How do I judge my own political opinions, or those of others? This brief essay is an attempt to find some arbiter of truth, at least that satisfies me. How do I know that what I believe to be self-evidently better than the opposite is actually so? As a baby boomer and child of the sixties, my political stance is much as it has always been, somewhere on the left, though revolutionary fervour has somewhat dulled with age, as it often does. I occasionally buy the Telegraph, even the Express and the Mail, to get the view from the other side, but the bad taste in my mouth persuades me back sharpish to the comfort of the Observer and the Guardian. For Scottish flavour, I prefer the Herald, especially the pro-independence Sunday version to the more portentous Scotsman. For a view from afar, and the latest on that scoundrel Trump, the new York Times. Al Jazeera has recently started sending me clips of news on Facebook, and I find their take on things quite refreshing (bearing in mind of course that their journalism is funded by the oil state of Qatar). Being a small business owner gives me some sympathy with free enterprise, and most of my right-on friends no doubt still see me as being under the sway of my middle class background, though erstwhile boarding school contemporaries would no doubt class me as lost to the left. Am I purely defined by circumstance?
During a conversation the other day, sat in the sunshine outside of the pub, my friend next to me groaned, “not more politics! I’ve heard it all before and nothing changes”. While it is doubtful the revolution would have started once we left the pub, I could at least say that since the run up to the vote on Scottish Independence, we had all been agonising about these questions … the relationship of the individual to the state, whether it was worth voting, the nature of money and the media etc etc. And that during this period I had at least started to form my own opinions. That I should be aware of the presumption of such a claim shows, I hope, some level of political sophistication.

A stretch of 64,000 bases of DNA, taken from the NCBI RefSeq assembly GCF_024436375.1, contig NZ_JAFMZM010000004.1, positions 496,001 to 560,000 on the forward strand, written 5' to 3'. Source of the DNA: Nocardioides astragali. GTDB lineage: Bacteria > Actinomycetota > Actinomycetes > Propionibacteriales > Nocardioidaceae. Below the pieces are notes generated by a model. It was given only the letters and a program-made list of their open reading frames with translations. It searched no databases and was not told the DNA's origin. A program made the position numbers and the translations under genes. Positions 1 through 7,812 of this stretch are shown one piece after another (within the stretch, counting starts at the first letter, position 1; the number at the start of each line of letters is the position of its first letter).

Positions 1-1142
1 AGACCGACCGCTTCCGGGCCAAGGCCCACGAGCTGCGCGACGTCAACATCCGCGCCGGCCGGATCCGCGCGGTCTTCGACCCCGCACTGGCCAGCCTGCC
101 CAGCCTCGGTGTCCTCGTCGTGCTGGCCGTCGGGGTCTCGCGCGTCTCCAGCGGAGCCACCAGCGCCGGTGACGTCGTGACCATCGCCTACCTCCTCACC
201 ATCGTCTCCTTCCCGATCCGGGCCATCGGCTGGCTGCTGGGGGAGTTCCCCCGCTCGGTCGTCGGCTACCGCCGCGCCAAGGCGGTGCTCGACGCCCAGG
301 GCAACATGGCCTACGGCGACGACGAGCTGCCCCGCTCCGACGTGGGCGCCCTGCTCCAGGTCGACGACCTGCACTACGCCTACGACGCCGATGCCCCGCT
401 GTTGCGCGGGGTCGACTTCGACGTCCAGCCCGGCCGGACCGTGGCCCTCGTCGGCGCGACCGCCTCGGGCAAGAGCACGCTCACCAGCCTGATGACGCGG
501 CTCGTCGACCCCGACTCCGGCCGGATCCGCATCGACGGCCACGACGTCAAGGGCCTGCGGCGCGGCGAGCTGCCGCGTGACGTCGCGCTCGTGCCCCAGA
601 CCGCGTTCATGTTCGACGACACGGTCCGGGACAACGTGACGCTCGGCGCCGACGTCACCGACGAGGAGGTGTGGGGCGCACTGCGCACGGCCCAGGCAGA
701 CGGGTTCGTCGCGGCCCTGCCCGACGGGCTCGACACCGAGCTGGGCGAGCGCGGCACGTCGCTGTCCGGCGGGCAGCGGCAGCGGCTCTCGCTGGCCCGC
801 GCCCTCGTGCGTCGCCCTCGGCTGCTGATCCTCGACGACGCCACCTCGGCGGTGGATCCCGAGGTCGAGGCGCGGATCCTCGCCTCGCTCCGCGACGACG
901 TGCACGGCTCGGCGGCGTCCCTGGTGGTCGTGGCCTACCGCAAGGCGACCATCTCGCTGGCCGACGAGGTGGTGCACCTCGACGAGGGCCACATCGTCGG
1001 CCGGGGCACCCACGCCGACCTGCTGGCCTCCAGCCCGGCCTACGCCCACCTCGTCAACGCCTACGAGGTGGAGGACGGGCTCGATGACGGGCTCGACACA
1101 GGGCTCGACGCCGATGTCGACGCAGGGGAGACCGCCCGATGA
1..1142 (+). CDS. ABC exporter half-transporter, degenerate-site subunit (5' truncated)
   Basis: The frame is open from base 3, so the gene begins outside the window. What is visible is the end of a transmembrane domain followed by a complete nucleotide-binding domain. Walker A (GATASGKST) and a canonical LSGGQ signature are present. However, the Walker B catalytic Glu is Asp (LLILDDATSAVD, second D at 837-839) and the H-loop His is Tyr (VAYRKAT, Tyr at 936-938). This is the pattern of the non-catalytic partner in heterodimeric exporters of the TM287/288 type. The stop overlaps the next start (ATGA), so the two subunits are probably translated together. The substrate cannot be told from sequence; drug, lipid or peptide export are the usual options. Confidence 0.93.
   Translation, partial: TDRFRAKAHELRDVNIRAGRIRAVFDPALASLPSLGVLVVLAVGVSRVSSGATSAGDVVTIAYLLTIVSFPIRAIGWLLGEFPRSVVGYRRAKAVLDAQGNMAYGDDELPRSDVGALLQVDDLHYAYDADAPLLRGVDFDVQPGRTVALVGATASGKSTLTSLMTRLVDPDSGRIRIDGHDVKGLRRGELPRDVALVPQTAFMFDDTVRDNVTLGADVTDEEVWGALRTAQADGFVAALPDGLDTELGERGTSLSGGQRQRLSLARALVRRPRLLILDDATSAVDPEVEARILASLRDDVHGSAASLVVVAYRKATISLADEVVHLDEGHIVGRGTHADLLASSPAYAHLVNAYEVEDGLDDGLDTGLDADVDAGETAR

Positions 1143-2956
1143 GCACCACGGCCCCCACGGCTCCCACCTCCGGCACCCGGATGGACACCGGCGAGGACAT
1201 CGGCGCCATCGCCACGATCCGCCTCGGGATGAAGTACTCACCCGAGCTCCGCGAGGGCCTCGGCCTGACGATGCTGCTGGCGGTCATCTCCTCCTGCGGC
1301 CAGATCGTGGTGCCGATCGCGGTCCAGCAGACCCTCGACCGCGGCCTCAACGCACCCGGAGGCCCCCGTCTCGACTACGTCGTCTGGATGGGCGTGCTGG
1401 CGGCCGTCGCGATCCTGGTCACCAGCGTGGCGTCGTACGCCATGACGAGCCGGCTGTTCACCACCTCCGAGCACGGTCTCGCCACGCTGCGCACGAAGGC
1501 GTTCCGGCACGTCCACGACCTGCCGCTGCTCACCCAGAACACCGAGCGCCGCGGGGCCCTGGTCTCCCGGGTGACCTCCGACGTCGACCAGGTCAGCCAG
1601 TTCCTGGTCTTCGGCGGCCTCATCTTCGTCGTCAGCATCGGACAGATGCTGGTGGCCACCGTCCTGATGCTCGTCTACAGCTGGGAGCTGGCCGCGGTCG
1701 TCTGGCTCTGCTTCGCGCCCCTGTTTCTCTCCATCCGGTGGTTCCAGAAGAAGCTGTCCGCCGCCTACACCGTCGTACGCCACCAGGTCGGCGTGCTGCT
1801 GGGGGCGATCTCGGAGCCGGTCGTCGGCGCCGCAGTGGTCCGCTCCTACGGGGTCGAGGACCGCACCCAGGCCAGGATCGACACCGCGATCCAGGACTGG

So what conclusions have I come up with, that makes me so bold as to pick up a pen? There are swathes of argument of which I know very little, such as the culture wars of the old liberal hegemony and the ‘alt right’. I am struggling to understand Angela Nagel’s ‘Kill all Normies’ at the moment, lent to me by an ardent friend. At first I thought it was just old age, or the onset of Alzheimers, then realised that I literally didn’t understand a lot of what she says, terms familiar to the on-line generation. Transgression? She opens chapter 2 discussing this, presuming the reader knows what she’s on about … surely not just ‘sin’? Not being familiar with the context, or even the meaning of some of her terms makes it difficult to understand. She seems to be saying that the right have somehow usurped the left as the ‘cool gang’. She may well be correct, I can’t say, but as a political animal, which Aristotle says we all are, I must only argue as I can.
Israel bombs the Gaza Strip … where should our sympathies lie? The Jewish State, they say, has God on their side, and the homeland of Israel is ordained in the Old Testament. Any dissent is described as anti-semitism. You might expect memories of the Holocaust to give the Jews some sympathy with the excluded, but to hear young Israelis, safe within the borders of their country describing Arabs as ‘vermin’ smacks of exclusion in the most extreme. Almost next door, Saudi Arabia bombs the hell out of the Houthi rebels, reinforced by their history of being the descendants of Mohammed, anointed keepers of the Muslim flame, while even within the ranks of Mohammedenism, neighbouring Iran growls at the Saudis from across the Persian gulf that no, the Shia tradition is the true expression of the Prophet. Meanwhile the Buddhists of Burma ethnically cleanse the Muslim Rohingya from within their borders, the slopes of Mt Sinjar still reek from the blood of slaughtered Yazidi, while the Catholics and the Protestants battle out their differences on the football terraces of Glasgow and the streets of Belfast. Yahweh and Allah really should get together sometime, perhaps invite Jesus and Buddha along for a night out,